For instance, since Obama took over, have you heard of even ONE indecency fine levied against a television company? The FCC’s priorities have changed along with the chief executive. I find that really interesting.
A team of computational linguists at Carnegie Mellon University… has used geocoded tweets to build maps of regional language use across the United States. …
From these mountains of data can be gleaned hidden patterns of informal English, like the profusion of hella as a form of emphasis in Northern California, as in, “It’s hella cold out there.” Slangy phonetic spellings also show distinct patterns of distribution, with New Yorkers preferring suttin to sumthin (for something) and Californians writing koo or coo for cool. Even emoticons differ from region to region
The researchers, Andrew G. West and Insup Lee, wondered what content on the enormously popular Web site could be so troubling that Wikipedia administrators would decide to remove it forever. “Wikipedia is at that paramount example of open-source transparency,” Mr. Lee said. “So when you see them behaving in a nontransparent manner, you want to see what motivates them to do this.”
Copyright infringement was the most common reason Wikipedia stated for deleting material, Mr. West and Mr. Lee found.
It’s actually a really cool question. Wikipedia thrives on almost militant transparency and hands-off policies. So the things that make them go non-transparent and hands-on should reveal a lot about their most closely held values.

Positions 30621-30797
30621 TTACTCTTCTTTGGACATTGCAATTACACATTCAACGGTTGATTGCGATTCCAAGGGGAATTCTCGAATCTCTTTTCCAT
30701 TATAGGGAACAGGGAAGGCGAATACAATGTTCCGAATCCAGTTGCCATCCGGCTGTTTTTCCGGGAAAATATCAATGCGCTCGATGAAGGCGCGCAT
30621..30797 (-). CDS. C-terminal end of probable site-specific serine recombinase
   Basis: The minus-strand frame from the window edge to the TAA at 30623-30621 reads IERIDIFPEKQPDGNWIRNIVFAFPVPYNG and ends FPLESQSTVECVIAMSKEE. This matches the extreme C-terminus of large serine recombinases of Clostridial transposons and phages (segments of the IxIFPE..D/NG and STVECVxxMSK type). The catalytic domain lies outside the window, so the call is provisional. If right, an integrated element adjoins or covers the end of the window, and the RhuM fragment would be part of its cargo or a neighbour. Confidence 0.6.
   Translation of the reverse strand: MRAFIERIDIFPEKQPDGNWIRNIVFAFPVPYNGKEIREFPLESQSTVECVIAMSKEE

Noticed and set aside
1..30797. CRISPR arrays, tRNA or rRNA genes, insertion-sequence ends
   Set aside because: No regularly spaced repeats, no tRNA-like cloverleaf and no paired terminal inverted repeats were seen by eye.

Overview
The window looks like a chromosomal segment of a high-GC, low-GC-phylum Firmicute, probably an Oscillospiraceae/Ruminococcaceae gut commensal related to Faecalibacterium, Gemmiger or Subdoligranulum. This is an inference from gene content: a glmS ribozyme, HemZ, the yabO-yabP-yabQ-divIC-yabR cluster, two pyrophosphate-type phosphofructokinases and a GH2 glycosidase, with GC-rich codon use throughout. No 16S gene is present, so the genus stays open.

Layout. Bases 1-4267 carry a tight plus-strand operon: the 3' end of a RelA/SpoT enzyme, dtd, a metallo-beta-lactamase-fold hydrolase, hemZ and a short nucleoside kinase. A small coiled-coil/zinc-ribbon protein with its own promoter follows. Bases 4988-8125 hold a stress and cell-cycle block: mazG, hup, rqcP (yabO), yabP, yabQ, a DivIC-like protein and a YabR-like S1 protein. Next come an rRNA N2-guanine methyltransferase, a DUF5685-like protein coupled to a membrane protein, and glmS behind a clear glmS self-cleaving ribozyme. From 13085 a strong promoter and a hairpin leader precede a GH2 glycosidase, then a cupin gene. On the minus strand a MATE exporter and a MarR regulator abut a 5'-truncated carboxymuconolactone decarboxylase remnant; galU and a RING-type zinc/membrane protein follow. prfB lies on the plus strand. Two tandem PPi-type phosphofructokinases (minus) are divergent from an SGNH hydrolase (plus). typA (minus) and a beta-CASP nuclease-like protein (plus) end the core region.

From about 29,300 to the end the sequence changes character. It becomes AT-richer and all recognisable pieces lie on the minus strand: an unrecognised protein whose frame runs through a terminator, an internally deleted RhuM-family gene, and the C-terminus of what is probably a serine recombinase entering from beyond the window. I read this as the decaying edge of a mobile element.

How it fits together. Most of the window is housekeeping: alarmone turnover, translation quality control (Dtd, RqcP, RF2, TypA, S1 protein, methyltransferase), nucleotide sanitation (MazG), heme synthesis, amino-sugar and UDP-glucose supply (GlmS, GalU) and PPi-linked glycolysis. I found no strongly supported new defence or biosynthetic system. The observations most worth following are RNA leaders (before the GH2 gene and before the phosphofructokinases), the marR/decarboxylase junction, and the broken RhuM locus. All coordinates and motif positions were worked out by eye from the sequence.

But it maybe doesn’t. Sure, one of the big ones is libel. But at the top is copyrighted material. The motivations for those two are very different: one is kind of altruistic, the other is more closely tied to compliance with the law, not utopianism. I just think that’s interesting.
Despite users’ curiosity around Google+, it seems like most Google+ users just wanted to see the platform before returning to Facebook. ‘Google has lost over 60 per cent of its active users on its social network Google+, according to a report by Chitika Insights, raising questions about how well it is doing against its rival, Facebook. Despite the clear interest in an alternative to Facebook, it does not appear that the people joining are staying around and actively using the web site. Google’s problem is not getting users in the first place, it seems, but rather keeping them after they have arrived. For now it appears that a lot of users are merely curious about Google+, but return to the tried and tested format of Facebook when the lustre fades. The problem is that Facebook is not going to rest on its laurels while Google attempts to get the advantage. Already it has added features inspired by Google+, particularly in terms of improving the transparency of its privacy options.
It’s also worth reading this rant from a Plus engineer about the platform’s shortcomings. It’s really smart and hits on probably the fundamental problems that make Facebook a better place for the kinds of things that people expect their social networking sites to do.